small claims court decision

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small claims court decision

I just received the judge’s decision rewarding the plaintiff in a small claims
case brought against me defendant – a hit and run case. The plaintiff was
awarded 1,298. The neighbor alleged I hit her car on 9/2014. She did not see
me hit her car,nor did she have a witness. She called the police department
the next day, and the police wrote a report. At the bottom of the police
report, the plaintiff signed a section saying she ‘will not in the future
prosecute’. By signing that statement, did the plaintiff waive her rights to
bring suit in the first place? Also, the plaintiff did not present pictures or
witnesses. She only presented an invoice stating the amount of cost for fixing
her car 1,298. I presented the above-mentioned police report, which did not
state that I certainly hit plaintiff’s car. My question is I am not certain
how the judge reached a judgment for the plaintiff without proof. Do I have a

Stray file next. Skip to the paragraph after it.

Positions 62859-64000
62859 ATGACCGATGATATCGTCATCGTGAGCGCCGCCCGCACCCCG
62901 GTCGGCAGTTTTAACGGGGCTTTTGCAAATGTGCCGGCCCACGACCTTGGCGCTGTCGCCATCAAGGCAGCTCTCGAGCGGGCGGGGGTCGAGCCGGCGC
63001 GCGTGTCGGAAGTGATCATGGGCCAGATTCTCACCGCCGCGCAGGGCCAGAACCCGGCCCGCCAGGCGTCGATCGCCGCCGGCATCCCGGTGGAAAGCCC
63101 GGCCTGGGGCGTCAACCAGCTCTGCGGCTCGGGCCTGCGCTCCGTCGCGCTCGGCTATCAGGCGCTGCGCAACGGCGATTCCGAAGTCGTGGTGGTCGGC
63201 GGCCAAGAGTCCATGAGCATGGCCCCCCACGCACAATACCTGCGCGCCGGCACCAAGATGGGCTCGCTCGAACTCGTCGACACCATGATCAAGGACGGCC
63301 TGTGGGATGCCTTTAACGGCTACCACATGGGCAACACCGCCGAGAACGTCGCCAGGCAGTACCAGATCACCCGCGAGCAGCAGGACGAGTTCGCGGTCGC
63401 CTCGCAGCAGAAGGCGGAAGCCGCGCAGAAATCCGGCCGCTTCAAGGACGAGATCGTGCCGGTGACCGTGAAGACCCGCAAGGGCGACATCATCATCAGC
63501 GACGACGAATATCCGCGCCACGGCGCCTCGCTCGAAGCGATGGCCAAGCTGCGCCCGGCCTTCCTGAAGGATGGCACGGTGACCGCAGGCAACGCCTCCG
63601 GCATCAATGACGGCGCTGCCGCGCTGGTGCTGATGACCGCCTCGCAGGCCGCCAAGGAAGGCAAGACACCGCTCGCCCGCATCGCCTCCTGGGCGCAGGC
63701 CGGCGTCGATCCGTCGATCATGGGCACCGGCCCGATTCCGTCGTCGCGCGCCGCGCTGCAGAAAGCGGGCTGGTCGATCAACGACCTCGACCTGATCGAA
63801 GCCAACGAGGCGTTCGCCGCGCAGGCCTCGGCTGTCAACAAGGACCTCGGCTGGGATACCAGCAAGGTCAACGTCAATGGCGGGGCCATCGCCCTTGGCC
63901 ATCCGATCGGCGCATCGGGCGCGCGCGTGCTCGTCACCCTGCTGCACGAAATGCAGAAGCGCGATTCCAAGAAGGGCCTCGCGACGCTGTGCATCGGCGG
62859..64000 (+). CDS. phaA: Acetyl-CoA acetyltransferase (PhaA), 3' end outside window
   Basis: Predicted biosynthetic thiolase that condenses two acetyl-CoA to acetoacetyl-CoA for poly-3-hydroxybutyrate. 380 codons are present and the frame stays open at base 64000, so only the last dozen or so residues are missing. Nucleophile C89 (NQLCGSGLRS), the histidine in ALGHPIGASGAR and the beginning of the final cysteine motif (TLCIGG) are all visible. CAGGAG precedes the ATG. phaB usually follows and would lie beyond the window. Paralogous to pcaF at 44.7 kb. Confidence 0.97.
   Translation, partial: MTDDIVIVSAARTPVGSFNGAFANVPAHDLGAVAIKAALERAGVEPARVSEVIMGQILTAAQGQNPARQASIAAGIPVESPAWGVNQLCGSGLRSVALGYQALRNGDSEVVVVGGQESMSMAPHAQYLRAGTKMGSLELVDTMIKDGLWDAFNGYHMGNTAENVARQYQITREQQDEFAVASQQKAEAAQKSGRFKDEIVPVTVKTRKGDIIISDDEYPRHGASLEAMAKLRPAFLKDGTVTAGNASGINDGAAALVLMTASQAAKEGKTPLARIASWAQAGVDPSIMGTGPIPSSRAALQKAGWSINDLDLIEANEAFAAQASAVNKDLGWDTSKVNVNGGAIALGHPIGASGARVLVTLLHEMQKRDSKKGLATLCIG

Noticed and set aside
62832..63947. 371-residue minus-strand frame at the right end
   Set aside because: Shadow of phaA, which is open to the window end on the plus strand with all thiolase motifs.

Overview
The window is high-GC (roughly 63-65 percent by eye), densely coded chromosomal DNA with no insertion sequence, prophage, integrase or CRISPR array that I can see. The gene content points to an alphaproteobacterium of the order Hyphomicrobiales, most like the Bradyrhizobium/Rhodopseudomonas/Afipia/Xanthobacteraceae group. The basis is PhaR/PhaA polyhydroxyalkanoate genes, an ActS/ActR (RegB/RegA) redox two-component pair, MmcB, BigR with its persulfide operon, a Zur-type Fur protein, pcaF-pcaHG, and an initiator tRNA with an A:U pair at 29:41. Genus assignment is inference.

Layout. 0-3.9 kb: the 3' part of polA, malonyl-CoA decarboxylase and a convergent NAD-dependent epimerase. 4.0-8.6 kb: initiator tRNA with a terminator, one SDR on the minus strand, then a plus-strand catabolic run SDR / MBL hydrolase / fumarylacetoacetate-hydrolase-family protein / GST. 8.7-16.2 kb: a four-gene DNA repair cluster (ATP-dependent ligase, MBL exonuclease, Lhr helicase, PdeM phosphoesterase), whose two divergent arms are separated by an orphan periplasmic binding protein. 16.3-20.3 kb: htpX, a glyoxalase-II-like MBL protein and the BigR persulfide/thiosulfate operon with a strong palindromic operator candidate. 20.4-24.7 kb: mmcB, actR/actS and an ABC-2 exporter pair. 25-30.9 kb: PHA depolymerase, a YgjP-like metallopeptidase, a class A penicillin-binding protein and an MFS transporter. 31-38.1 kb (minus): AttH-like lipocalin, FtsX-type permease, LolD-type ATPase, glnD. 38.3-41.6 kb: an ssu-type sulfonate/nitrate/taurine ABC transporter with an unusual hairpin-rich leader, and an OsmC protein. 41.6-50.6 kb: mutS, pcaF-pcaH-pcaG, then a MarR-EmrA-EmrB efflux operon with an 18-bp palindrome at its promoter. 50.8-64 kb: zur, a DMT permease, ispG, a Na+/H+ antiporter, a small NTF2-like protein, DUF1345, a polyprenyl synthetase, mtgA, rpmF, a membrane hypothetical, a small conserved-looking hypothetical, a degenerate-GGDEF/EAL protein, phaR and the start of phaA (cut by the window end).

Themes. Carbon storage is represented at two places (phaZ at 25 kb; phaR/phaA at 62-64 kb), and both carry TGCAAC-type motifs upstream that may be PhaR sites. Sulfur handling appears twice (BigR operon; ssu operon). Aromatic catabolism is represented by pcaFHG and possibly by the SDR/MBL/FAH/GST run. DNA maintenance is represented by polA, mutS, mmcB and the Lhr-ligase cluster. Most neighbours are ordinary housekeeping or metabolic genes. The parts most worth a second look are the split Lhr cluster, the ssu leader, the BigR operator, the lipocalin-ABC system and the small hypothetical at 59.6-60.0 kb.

possible case to appeal?

Asked on October 9, 2016 under Accident Law, California

Answers:

SJZ, Member, New York Bar / FreeAdvice Contributing Attorney

Answered 4 years ago | Contributor

"Prosecute" means to press or bring criminal charges--it has nothing to do with bringing a civil lawsuit for money; by signing that part of the report, plaintiff did not give up her right to sue, so you will not prevail on that basis.
There *was* evidence--testimony; i.e. what she must have said in court, in the lawsuit, about the accident. Obviously, the trial judge believed her; a judge can--and often does--decide a case based on witness testimony, without other evidence (obviously, other evidence helps, of course).
Appellate courts are *very* relucatant to overturn or reverse the trial judge's factual determination as to what happened, because the trial judge saw & listened to the witnesses and had the chance to evaluate their deportment, manner, creditibility, etc.; the appellage court, however, only has the sterile written transcript and did not hear/see the testimony itself. For that reason, if your argument is that there was not enough evidence to find for the plaintiff, your appeal will almost certainly lose, since the appellate court will almost certainly defer to the trial court's determination in that regard.
Also, the fact that the police report did not "state that [you] certainly hit the plaintiff's car" is not evidence against her or evidence showing that you were not at fault; at best, all this means is that the police report does not necessarily help her. But again, the trial court felt that whatever it heard at trial was enough to find for plaintiff.


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